Discussion

For patients with CIHD, the goal of cell therapy is to achieve coronary neovascularization- and myocardial regeneration-based cardiac structural and functional improvement. LV function impairment is an important indicator of disease prognosis. Although previous meta-analyses explored the therapeutic effects and adverse events of BMCs compared with standard therapy, due to significant heterogeneity, small number of original trials and inconsistency of the findings, it is quite necessary to add outcomes new trials for better understanding of BMCs therapy.

To date, there is no available meta-analysis that explored the efficacy of BMCs-based cell therapy between patients with revascularizable and non-revascularizable CIHD. This meta-analysis of 20 RCTs showed that autologous transplantation of BMCs was safe and effective both for patients who were candidates for revascularization with CABG/PCI and those who were not. Findings of this study also indicated that for patients with no option for revascularization, single administration of BMCs could provide compatible effect in improving LV function, including increased LVEF and decreased LVEDV and LVESV compared with patients who received a combination of cell therapy and revascularization. Subgroup analysis found that the route of transplantation, baseline LVEF, and type of cells delivered could influence the efficacy of cell therapy. We found that IM injection was more beneficial to improve LVEF compared with IC injection (4.77% vs. 1.00%, p<0.00001). This finding is consistent that of Brunskill et al., who found that cell therapy through IM injection was associated with better effect [33]. This difference might be related to the higher proportion of cells retained in the heart through IM injection than through the IC route, which was confirmed by an animal study [34] and 1 small RCT [26]. Previous studies reported that cell therapy had better effect in patients with lower baseline LVEF [13,33]. Subgroup analysis of this study also found that patients with lower than average baseline LVEF (<35.5%) had better therapeutic outcome (more LVEF improvement) than those with higher than average baseline (5.11% vs. 1.93%, p<0.00001). Furthermore, this study found that transplantation of BMMNCs had better effect in improving LVEF than did MCSs. However, due to the small number of trials based on MCSs (n=3), the reliability of this finding should be confirmed in future RCTs. As to LVEDV and LVESV, no significant difference was observed between paired subgroups. Pooled safety assessment found that cell therapy significantly decreased all-cause death in the subgroup without revascularization. Other major adverse events were similar between cell therapy and control group in both subgroups.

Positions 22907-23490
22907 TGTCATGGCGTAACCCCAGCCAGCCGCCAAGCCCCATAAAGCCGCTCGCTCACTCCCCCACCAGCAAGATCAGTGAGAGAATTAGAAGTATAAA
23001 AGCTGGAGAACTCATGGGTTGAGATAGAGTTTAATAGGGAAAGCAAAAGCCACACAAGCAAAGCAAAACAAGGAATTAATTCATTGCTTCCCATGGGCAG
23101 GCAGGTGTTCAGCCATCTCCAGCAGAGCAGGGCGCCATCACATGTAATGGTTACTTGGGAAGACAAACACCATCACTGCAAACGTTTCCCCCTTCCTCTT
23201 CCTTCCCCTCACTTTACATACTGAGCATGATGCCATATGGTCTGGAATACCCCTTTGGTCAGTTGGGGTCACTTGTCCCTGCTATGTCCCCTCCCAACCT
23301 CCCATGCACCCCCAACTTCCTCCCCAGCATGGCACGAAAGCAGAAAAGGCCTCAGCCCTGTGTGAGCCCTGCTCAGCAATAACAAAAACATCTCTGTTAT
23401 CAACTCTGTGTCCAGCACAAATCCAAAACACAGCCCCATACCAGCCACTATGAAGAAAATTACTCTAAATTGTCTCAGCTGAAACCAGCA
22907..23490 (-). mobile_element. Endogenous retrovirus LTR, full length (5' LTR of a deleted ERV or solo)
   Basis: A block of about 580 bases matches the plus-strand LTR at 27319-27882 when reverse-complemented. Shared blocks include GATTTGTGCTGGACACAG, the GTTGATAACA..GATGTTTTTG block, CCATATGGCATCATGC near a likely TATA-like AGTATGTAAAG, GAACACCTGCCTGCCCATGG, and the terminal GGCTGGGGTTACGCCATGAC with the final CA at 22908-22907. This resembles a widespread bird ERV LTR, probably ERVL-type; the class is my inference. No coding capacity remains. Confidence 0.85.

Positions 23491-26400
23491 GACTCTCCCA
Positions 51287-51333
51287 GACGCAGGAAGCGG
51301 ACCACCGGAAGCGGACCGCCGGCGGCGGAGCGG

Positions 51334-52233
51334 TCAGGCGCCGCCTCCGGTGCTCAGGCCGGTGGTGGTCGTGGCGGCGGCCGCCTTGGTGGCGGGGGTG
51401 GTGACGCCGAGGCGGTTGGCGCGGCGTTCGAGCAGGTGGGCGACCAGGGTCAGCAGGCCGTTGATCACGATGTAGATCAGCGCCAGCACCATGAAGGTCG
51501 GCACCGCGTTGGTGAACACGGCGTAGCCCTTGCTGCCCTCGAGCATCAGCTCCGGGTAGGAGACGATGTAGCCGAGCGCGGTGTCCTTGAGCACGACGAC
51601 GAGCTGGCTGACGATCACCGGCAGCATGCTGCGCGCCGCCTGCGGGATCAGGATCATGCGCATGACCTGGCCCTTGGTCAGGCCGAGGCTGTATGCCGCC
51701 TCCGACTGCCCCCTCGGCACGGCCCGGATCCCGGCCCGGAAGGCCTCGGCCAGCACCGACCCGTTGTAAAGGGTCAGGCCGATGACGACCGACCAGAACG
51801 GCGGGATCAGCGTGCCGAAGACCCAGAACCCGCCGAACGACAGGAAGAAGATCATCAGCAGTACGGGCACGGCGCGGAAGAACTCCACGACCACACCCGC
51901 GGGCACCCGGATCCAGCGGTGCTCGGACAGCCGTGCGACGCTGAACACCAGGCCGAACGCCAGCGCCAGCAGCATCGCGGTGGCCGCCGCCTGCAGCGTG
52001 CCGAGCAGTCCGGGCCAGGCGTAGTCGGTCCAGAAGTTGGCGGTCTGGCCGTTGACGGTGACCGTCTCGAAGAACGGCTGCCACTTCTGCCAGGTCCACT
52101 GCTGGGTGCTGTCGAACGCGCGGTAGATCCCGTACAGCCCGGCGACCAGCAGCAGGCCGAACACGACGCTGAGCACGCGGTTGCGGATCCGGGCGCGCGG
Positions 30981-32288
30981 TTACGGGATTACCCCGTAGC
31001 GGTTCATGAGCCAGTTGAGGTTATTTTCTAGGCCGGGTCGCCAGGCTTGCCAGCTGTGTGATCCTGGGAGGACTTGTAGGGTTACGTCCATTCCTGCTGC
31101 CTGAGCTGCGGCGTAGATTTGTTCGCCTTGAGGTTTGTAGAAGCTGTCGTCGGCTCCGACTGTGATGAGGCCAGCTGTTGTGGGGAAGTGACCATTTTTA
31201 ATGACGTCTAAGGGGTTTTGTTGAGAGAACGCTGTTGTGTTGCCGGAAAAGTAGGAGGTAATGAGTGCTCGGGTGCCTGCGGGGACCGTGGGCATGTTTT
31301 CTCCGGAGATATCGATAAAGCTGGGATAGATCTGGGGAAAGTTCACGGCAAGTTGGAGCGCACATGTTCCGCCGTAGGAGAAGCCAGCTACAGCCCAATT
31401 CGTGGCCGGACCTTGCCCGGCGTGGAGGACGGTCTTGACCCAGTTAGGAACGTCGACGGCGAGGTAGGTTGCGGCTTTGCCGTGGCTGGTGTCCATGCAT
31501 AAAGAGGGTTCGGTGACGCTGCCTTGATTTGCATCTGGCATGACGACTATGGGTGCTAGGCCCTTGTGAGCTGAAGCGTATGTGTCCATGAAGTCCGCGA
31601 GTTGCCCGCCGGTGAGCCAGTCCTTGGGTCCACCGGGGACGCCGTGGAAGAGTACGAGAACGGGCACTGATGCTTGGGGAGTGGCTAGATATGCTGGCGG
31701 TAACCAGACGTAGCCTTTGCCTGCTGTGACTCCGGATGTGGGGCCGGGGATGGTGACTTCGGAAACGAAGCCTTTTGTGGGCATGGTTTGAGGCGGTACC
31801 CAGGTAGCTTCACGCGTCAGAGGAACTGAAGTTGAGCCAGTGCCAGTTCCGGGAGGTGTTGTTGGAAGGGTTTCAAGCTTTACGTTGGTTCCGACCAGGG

The mechanisms by which BMCs contribute to cardiac repair and function improvement are still not fully understood. A previous study observed that BMCs could differentiate to cardiomyocytes in infarcted areas of the heart [35]. However, this was proven to be a minor mechanism because the process of transdifferentiation occurs very rarely in this situation [36]. The role of BMCs in impaired heart tissue could be multifunctional and multifactorial. Previous studies found that BMCs and bone marrow progenitor cells could secrete a series of cytokines that activate endogenous cardiac repair, such as activating resident cardiac progenitor cells and stimulating cardiomyocyte cell-cycle re-entry [37,38]. In addition, BMCs were involved in the process of neovascularization, inhibiting apoptosis of myocardial cells, and reducing inflammation through paracrine production of cytokines and growth factors [36,39,40]. However, how these mechanisms interact with each other and whether other mechanisms are involved is not clear. The exact and detailed mechanism should be explored in future research.

This study has several limitations. As observed in previous meta-analyses, this study also found a considerable degree of between-study heterogeneity. The high level of heterogeneity is closely related to patient baseline characteristics of each trial, route of transplantation, type and number of cell delivered, and methodology used to measure LV functional indicators. For example, a recent study indicated that use of low-dose mesenchymal stem cells (approximately 20×106 cells) was associated with the best effect in LV volume and LVEF increase [41]. However, the number of cells transplanted ranged from 106 to 108 in trials included in this meta-analysis. Secondly, in subgroup analysis, few trials assessed the effect of PCI and MCSs, which resulted in incompatible pooled sample size and thus might impair the reliability of observed phenomenon. Thirdly, most of the trials included had short-term follow-up (less than 1 year). The medium to long-term effect of cell therapy is still not quite clear.


Conclusions

In conclusion, the results of this meta-analysis suggest that transplantation of BMCs is a safe and effective therapy to improve left ventricular function both for patients who were candidates for revascularization with CABG/PCI and those who were not. Large clinical trials and long-term follow-up are required to confirm the benefits.